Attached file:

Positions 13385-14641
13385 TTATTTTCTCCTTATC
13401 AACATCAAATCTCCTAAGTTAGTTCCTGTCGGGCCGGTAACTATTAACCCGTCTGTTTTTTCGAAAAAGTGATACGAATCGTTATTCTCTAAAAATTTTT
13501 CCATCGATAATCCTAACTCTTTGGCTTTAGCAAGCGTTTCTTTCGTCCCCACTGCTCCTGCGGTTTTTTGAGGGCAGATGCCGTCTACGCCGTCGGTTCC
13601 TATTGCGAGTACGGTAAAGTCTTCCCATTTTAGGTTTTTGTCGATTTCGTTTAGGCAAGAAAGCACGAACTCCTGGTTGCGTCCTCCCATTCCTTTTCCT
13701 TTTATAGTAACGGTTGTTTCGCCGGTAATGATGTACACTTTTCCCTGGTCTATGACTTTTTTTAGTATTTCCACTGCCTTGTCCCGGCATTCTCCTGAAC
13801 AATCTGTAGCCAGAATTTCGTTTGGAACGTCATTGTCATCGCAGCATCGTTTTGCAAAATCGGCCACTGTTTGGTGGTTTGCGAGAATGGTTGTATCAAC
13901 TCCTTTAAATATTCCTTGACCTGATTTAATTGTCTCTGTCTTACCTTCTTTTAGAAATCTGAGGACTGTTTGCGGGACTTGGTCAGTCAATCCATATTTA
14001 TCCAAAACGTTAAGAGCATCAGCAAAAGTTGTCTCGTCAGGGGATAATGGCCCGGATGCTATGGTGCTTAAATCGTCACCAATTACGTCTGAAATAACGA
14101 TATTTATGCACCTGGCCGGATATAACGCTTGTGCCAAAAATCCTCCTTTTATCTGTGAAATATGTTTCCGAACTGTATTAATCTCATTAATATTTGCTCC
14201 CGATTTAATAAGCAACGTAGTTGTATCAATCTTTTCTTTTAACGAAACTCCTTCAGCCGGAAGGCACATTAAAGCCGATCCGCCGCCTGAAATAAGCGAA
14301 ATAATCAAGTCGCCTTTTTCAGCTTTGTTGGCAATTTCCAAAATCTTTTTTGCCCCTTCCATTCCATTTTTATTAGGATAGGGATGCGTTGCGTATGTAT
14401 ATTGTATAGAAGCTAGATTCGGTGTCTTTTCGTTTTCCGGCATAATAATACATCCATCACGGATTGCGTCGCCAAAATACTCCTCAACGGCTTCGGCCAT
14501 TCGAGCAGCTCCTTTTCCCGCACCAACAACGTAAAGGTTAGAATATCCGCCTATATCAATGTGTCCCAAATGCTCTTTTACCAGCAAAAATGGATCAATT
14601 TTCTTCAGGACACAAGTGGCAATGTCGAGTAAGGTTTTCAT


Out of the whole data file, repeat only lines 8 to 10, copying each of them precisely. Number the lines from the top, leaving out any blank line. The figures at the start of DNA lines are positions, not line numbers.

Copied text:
13901 TCCTTTAAATATTCCTTGACCTGATTTAATTGTCTCTGTCTTACCTTCTTTTAGAAATCTGAGGACTGTTTGCGGGACTTGGTCAGTCAATCCATATTTA
14001 TCCAAAACGTTAAGAGCATCAGCAAAAGTTGTCTCGTCAGGGGATAATGGCCCGGATGCTATGGTGCTTAAATCGTCACCAATTACGTCTGAAATAACGA
14101 TATTTATGCACCTGGCCGGATATAACGCTTGTGCCAAAAATCCTCCTTTTATCTGTGAAATATGTTTCCGAACTGTATTAATCTCATTAATATTTGCTCC